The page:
During conversations with native German speakers, I have heard the word "krass" used in different contexts. But I still don't know how to translate it.

Any ideas?

  • 2
    My impression is that among the younger people (I would say under 30), krass can in fact replace almost any adjective. Commented Dec 22, 2014 at 13:00

6 Answers 6


"krass" is actually not such a new word as it's modern slang usage suggests. It is a loanword from Latin "crassus".

In general usage "krass" is used for extremes in either a positive or mostly a negative connotation:

Diese Aussage steht in krassem Gegensatz zu seiner sonstigen Einstellung.
Dies war ein besonders krasser Fall von Betrug.

From the 18. Century krass was also used by students, apparently first in the idiom

"Ein krasser Fuchs" - a young student with little experience in life

The Grimms wrote in their dictionary:

KRASS, plump, grob, derb, dann arg, schrecklich, fürchterlich, nach lat. crassus, doch vermengt mit grasz, gräszlich; ein in manchen kreisen beliebtes superlativisches kraftwort, bes. studentisch (krasser fuchs, kerl), seit ende 18. jh.

Only in recent years "krass" is also used in German youth slang with several meanings that have already been pointed out.

An appropriate translation can not be done without a context because of the so many different meanings "krass" can have.


"Krass" as a slang term can mean many different things from "cool" over "that's odd" to "what a pity". It depends on the situation. Colloquially it's an all purpose adjective, mainly used by young people. For emphasizing you can use it together with "voll".


"Gestern ist meine Mutter gestorben." (Yesterday my mother died.)
"Krass. Tut mir echt leid für dich." (What a pity. I'm so sorry for you.)

"Ich hab im Lotto gewonnen!" (I have won the lottery!)
"Voll krass! Glückwunsch." (Cool! Congrats.)

"Werner sah gestern komisch aus. Geht's ihm nicht gut? (Werner looked funny yesterday. Does he not feel well?) "Der ist in letzter Zeit krass drauf. Lass ihn am besten in Ruhe." (He behaves a little bit odd recently. Best to leave him alone.)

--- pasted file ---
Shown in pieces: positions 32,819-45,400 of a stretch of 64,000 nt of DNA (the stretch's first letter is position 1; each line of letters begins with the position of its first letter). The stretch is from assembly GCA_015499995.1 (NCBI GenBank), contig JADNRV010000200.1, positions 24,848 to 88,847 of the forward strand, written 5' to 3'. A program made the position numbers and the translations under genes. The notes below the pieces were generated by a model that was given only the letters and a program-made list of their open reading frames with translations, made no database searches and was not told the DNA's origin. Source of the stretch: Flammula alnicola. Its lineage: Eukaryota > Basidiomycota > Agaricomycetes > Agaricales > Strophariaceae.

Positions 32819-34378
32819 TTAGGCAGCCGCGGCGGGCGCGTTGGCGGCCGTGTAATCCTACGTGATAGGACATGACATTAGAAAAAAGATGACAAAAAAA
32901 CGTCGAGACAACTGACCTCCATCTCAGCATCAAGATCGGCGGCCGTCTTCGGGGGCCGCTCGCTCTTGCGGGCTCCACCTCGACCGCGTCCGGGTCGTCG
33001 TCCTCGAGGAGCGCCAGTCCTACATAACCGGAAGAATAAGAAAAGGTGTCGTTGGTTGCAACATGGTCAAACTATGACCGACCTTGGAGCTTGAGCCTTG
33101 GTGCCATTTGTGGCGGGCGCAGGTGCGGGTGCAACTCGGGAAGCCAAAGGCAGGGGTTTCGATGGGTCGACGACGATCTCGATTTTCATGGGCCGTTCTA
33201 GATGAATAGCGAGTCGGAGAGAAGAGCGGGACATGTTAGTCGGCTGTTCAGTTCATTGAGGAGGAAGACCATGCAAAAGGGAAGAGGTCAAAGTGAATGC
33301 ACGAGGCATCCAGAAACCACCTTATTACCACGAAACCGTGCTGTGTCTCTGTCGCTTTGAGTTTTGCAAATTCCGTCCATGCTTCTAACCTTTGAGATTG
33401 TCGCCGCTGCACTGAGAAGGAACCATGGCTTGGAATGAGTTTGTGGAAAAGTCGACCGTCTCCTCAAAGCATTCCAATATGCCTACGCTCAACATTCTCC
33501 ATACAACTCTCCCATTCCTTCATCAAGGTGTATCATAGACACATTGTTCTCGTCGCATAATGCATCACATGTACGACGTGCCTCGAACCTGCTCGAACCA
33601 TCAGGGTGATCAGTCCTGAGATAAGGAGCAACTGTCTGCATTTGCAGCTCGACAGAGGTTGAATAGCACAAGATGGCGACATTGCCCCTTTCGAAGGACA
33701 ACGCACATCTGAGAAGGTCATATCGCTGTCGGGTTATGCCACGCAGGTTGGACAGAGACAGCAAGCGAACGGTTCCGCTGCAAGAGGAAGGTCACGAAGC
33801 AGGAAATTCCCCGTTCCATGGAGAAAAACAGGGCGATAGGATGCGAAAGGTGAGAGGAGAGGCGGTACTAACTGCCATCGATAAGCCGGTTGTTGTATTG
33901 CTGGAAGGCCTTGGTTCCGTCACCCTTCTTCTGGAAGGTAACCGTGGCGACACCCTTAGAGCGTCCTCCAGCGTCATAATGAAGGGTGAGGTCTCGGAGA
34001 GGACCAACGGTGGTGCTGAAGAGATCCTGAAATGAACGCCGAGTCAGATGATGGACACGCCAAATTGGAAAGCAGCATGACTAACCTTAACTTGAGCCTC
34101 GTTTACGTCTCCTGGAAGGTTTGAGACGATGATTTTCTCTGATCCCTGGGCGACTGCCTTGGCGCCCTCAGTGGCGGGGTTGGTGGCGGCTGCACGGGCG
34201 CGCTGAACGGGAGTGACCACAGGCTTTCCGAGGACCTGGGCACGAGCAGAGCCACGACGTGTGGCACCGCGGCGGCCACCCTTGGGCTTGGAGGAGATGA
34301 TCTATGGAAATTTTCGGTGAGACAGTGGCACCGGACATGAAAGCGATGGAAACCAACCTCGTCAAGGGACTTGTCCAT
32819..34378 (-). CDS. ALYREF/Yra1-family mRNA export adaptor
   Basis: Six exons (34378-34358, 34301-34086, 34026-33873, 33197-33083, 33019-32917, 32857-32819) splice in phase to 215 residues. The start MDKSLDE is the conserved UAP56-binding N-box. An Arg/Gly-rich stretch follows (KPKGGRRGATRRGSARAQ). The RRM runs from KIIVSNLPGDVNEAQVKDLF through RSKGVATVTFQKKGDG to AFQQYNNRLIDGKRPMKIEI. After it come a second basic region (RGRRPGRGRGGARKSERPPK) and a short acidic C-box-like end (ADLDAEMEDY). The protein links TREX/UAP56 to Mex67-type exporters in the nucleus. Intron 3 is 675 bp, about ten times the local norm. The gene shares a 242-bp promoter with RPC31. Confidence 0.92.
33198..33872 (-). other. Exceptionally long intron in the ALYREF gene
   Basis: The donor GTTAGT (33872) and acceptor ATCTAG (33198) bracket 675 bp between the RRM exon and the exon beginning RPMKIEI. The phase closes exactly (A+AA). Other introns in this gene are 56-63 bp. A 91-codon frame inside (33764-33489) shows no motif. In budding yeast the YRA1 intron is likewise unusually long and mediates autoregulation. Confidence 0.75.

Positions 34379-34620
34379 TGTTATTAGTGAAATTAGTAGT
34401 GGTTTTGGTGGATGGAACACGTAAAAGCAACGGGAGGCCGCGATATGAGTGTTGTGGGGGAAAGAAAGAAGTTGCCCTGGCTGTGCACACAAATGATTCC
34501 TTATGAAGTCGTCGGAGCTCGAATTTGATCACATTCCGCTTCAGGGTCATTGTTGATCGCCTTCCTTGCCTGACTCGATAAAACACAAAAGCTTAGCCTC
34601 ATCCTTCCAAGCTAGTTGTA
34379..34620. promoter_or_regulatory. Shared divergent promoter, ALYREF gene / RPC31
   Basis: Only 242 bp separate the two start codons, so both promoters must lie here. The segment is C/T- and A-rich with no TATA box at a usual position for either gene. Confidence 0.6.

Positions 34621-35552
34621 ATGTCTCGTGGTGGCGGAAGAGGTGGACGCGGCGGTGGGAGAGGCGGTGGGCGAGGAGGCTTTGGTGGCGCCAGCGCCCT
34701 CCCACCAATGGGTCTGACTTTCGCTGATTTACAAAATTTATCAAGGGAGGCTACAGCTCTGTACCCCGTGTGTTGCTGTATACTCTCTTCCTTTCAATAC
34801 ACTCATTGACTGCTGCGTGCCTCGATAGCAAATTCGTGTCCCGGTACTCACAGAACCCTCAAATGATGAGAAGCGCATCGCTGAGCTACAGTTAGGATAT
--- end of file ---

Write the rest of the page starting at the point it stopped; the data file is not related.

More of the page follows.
These are not the best examples, but I hope you get the idea.

  • 1
    The extreme overuse of "krass" was once (around the year 2000) connected to the language of second-generation immigrants from Turkey. The comedians "Erkan und Stefan" (themselves not immigrants) portrayed this stereotype (and maybe even shapred it to a degree) in sketches like this one: youtube.com/watch?v=AADuFU7Q0wU
    – 0x6d64
    Commented Jan 6, 2012 at 9:21

According to German wiktionary: (translations below each line)

[1] extrem, besonders intensiv
(extreme, very intense)
[2] (umgangssprachlich Ausruf der Überraschung)
(colloquial expression of surprise)


From the German rap songs that I've listened to, I think that krass could translate to the American slang word "sick."

For example:

That car is sick!

Das Auto ist krass!


It seems to be an exclamation of surprise or disbelief, sort of like "whoa!", "no way!", or "crazy!".

Of course its actual meaning is more like "intense" or "extreme" so you can use it as a regular adjective too.


Ich bezeichne solche Wörter als Kaugummiwörter. "krass/Das ist krass" kann negativ oder positiv sein und ist mehr eine wenig besagende Reaktion auf eine Mitteilung, die Verständnis und Anteilnahme ausdrückt und kaum großer Formulierungskunst bedarf, also ein recht billiger Kommentar, der sich aber trotzdem gut macht. Der Sinn, ob positiv oder negativ, ergibt sich aus der Situation und dem Inhalt der Mitteilung. "krass" ist Jugendjargon und passt nicht zu jeder Generation.

Your Answer

By clicking “Post Your Answer”, you agree to our terms of service and acknowledge you have read our privacy policy.

Not the answer you're looking for? Browse other questions tagged or ask your own question.